The lock-and-key model first postulated by the famous chemist Emil Fischer proposes that enzymes and their substrates must fit together like locks and keys in order to fulfill their physiological functions. Even though it has long become clear that biological systems are nowhere near as rigid as their metallic namesakes, the principle of molecules interacting together three-dimensionally is the basis for almost all biological processes. Of course this is not only true for enzymes, but for all types of protein interactions. Only a protein that is correctly folded and structurally intact can do its job properly. For researchers working with proteins, it is therefore fundamentally important to be able to analyze both protein structure and function.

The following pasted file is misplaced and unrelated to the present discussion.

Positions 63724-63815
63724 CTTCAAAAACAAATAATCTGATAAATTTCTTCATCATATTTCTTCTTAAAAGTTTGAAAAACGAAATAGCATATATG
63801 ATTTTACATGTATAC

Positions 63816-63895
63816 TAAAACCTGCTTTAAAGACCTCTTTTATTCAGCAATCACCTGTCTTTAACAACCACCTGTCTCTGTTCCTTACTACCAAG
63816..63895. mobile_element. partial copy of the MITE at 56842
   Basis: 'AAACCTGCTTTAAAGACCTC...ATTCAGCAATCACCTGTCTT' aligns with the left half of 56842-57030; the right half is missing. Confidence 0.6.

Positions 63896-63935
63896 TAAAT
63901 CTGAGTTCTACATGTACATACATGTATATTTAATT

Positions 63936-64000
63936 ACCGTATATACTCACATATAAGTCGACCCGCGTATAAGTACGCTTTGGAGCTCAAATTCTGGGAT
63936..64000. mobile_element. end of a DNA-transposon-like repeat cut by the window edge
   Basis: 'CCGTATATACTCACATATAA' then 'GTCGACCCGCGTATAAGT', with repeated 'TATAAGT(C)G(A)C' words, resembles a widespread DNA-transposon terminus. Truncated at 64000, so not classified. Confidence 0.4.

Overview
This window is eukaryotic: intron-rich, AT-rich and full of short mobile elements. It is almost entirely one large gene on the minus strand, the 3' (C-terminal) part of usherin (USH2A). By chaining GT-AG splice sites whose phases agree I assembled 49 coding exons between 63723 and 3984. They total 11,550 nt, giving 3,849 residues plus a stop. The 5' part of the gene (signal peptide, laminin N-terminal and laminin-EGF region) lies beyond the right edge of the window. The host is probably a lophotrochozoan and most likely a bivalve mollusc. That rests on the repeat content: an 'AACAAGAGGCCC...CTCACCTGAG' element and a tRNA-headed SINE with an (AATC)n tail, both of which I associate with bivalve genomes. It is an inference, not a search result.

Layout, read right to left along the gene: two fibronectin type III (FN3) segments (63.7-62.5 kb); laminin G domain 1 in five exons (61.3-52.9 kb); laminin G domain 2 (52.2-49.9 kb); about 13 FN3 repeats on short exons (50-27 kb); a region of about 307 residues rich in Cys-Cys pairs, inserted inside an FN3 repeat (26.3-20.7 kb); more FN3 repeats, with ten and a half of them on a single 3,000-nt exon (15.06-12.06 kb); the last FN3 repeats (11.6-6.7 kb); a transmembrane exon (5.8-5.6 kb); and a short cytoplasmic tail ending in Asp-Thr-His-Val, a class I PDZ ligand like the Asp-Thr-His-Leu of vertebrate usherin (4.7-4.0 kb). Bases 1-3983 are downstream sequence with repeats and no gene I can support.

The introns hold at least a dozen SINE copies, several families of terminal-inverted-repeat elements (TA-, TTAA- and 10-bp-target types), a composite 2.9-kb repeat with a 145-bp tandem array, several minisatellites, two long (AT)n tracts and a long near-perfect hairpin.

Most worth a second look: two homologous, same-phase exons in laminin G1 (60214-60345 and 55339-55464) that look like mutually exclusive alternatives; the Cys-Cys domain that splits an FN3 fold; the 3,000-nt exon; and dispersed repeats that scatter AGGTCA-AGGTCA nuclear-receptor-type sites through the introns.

To determine whether a protein is functional and able to bind its interaction partner or ligand, Tycho NT.6 can examine protein-ligand interactions by performing a label-free thermal shift analysis. Suitable ligands can be varied and diverse, ranging from ions, sugars and small molecules to nucleotides and lipids. By recording and comparing highly precise unfolding profiles, ligand-induced changes in the protein’s stability as monitored by fluorescence properties can be derived to conclude binding. Thus, the Tycho NT.6 system allows for evaluating protein functionality within minutes, and can be integrated in purification workflows or assay development routines with ease.